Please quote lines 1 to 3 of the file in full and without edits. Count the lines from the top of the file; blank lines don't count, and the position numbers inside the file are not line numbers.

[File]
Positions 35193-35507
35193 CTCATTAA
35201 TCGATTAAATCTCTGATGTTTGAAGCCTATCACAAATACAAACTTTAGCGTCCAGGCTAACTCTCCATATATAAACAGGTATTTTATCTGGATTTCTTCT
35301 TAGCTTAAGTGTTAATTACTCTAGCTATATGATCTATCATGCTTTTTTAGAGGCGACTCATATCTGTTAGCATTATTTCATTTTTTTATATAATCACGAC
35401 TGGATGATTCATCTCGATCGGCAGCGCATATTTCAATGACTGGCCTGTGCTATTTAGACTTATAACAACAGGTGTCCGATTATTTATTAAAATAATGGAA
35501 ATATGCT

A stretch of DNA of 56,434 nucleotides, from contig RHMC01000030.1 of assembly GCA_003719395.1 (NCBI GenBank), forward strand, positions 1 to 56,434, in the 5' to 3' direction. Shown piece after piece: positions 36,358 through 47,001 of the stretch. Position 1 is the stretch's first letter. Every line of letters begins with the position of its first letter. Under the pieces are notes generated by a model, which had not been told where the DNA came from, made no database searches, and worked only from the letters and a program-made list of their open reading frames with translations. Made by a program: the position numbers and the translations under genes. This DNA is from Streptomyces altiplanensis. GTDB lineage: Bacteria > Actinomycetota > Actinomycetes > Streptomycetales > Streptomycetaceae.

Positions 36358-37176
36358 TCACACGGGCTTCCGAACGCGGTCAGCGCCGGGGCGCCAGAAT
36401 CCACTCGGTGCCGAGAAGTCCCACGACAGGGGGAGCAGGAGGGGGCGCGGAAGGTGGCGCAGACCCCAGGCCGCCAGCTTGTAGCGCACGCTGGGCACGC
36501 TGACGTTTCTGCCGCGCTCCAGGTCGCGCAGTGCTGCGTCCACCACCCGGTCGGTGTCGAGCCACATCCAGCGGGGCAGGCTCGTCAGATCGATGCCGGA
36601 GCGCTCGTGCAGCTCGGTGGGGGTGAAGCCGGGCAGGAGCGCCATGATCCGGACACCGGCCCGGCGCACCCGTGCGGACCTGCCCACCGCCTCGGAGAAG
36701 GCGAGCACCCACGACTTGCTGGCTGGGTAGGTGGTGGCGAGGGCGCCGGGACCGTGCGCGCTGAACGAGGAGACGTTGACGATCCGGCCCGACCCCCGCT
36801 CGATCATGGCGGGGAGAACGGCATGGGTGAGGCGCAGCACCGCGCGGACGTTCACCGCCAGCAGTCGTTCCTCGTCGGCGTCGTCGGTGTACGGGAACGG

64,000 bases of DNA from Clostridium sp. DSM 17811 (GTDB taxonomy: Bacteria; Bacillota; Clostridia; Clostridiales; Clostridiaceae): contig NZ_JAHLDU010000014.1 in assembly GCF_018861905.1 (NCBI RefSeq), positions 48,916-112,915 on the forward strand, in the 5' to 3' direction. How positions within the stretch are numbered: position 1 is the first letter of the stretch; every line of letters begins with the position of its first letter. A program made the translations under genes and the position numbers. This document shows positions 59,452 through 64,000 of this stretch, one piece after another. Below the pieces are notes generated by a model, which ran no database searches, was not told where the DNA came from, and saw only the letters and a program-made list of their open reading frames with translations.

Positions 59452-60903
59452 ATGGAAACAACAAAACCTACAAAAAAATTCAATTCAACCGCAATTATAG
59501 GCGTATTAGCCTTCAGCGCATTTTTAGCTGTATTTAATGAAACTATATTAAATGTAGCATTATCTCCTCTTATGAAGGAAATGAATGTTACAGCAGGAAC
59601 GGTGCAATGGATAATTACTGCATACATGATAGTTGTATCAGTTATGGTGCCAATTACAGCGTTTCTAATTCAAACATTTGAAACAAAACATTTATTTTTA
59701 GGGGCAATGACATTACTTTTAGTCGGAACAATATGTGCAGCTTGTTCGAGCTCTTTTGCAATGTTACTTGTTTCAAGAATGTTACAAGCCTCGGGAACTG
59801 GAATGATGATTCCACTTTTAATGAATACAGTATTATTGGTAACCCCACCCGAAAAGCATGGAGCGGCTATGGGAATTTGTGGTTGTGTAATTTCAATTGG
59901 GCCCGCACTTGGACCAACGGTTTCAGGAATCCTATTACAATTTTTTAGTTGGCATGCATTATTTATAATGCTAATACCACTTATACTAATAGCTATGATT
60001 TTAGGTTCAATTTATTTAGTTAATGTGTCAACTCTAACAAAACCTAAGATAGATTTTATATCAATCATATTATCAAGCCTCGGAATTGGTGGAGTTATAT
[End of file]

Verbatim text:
Positions 35193-35507
35193 CTCATTAA
35201 TCGATTAAATCTCTGATGTTTGAAGCCTATCACAAATACAAACTTTAGCGTCCAGGCTAACTCTCCATATATAAACAGGTATTTTATCTGGATTTCTTCT